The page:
Hijinx have showed us in the past, more than one time, that they not only have the ability to produce witty, articulate, incisive works; they have also showed us that they are comfortable in exploring a variety of voices and tones, from the unrepentantly comedic to the touching and reflective (and, of course, at times both). Here they partner up with Italian association Teatro La Ribalta, which also focuses on working with actors and performers with disabilities, to deliver a visually impressive, highly atmospheric work that dips its toes into avant-garde and is strongly meta-theatrical in nature.
If you are expecting your average theatre show with well-defined characters and a plot, be aware of this: Into the Light demands much more from its audience. It is an exploration of its performers and their attitude to work on stage, and of the concept of performance itself, with its many ramifications. There is very little actually spoken on stage: most of the talking is done by interview-style voiceovers with the performers, exploring their feelings and their hopes, the way that doing work on stage impacts their vision of themselves and their relationship with others, their thoughts around theatre and their own place on the stage and in society, the way others perceive them when they are performing and when they are not. Most of the actual communication, though, is done through the means of physical movement, and that is where the real magic of this show happens. It is hard to convey an accurate image of the many vignettes, some of them humorous, other whimsical, some brimming with happiness and others exposing insecurities, that make up this production, but all performers have tuned their physical movement on stage very finely, and are equally confident in generating a sense of presence and in the way they interact with each other on the physical level. The stage setting is minimalist but impactful, with a clever and atmospheric use of neon lights. Here is where Into the Light truly earns its very apt title: throughout the sixty-five minutes of its duration, this production endlessly plays a game with what is seen, what is not seen, and what is only glimpsed; what stands fully in the light, what is only illuminated for a moment, and what remains forever just outside the range of the visible.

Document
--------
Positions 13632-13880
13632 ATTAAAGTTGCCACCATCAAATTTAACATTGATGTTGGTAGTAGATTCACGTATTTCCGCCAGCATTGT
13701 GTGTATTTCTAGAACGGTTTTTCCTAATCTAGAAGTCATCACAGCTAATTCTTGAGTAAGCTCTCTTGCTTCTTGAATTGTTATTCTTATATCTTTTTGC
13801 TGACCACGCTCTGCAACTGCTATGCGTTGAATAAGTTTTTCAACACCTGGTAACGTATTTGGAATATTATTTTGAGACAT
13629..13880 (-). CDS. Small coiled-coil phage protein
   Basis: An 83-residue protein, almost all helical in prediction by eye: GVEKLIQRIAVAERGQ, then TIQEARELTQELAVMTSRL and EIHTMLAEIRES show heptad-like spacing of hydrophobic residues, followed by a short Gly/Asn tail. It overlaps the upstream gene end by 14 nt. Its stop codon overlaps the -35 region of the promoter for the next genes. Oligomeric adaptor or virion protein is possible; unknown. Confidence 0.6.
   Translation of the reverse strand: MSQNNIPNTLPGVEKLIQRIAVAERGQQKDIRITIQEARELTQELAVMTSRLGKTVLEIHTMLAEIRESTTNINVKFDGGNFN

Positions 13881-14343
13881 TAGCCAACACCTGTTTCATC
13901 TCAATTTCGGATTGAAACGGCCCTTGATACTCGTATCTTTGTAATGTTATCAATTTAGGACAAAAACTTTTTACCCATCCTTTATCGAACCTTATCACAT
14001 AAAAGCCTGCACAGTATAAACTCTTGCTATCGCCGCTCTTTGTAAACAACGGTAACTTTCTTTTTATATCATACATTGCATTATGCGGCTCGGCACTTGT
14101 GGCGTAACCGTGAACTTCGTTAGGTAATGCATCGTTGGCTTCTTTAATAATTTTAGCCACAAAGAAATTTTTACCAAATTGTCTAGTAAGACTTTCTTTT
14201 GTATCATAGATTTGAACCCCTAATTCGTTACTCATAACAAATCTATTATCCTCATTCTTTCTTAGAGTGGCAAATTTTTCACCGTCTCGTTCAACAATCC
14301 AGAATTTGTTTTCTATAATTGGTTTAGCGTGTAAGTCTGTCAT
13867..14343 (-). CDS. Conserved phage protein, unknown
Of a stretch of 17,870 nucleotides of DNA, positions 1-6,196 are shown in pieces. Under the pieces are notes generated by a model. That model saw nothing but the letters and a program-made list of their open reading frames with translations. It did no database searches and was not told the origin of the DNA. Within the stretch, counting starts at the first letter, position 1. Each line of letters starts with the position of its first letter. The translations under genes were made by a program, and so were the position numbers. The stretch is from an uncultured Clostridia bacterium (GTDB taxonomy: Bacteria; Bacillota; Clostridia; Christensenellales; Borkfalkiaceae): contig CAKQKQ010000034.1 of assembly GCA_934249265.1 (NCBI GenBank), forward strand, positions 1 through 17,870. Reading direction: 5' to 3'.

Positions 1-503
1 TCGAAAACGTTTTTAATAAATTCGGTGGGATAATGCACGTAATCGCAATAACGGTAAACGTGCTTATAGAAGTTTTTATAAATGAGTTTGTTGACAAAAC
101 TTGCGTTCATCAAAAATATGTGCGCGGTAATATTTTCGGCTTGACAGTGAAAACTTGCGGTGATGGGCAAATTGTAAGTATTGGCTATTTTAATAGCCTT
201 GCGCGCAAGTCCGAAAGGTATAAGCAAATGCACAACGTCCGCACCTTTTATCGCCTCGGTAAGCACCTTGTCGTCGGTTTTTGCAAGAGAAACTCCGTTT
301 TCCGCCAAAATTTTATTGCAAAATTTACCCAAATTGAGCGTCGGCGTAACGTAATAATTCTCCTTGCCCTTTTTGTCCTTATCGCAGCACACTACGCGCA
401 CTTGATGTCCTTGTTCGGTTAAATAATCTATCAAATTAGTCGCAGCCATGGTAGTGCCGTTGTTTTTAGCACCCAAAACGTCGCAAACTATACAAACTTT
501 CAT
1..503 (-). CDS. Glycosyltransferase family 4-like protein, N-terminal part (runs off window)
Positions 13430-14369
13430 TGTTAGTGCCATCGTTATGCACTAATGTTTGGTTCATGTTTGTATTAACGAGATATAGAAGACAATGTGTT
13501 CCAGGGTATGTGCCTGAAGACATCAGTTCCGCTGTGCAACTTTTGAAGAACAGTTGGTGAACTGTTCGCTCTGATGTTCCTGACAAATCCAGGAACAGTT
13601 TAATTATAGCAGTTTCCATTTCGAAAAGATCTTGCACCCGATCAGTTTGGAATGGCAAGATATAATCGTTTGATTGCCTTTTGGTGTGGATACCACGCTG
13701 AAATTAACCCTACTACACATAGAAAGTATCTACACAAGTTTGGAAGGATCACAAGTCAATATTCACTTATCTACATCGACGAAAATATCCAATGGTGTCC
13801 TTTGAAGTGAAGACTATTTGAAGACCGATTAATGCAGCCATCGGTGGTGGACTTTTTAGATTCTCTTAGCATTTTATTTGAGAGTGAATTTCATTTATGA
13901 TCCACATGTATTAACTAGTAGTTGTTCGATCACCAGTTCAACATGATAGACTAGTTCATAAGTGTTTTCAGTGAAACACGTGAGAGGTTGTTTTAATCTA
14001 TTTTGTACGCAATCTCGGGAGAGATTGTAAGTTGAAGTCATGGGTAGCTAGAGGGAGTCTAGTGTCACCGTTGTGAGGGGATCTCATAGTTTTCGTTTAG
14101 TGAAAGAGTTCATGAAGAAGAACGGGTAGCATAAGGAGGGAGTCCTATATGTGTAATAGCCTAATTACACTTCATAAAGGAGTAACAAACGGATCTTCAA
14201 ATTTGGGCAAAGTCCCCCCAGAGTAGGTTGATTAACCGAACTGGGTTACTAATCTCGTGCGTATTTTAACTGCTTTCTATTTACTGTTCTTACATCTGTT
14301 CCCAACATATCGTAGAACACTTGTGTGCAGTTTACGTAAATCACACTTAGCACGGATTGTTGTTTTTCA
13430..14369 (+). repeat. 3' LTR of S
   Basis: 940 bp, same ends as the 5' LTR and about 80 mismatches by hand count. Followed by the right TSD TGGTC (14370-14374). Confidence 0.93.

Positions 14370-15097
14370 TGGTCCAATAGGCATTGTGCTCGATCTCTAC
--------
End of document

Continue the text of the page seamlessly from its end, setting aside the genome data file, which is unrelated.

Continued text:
While the deliberately disjointed nature of the various vignettes may be jarring at first, as the show proceeds one gets lost in the flow, and learns to just follow a different language to what most audiences might be used to, which is intensely physical and visual, and supported by a soundtrack that is cleverly chosen and perfectly timed. A subtle sense of humour is present throughout and, even when it is not immediately evident, is fundamental: a production like this cannot ever afford to be too uncompromisingly serious. With its many touching moments, one or two of which are extremely intense, Into the Light leaves its audience with an uplifting, optimistic feeling. These are highly professional, confident performers, who have – rightly so – no interest nor need to elicit pity or compassion. Their aim is instead to step, as the title suggests, right into the spotlight, and put the audience face to face with the sheer fact of their presence, which is intensely physical, not just conceptual. It is a bold statement that decided to be daring in its realisation and delivery and most certainly succeded in its intent. As the initial puzzlement of the audience dissolves and the show picks up momentum, it is easy to see how great its impact can potentially be in those who see it.
Into the Light is a unique creature, in equal parts theatre, dance, and performance art. As the discourse that started taking shape last year around accessibility in theatre and the arts will hopefully continue, grow, and branch out in 2019, and come more and more to the forefront of our consciousness, this production is a loud and powerful voice that will be very hard to ignore moving forward.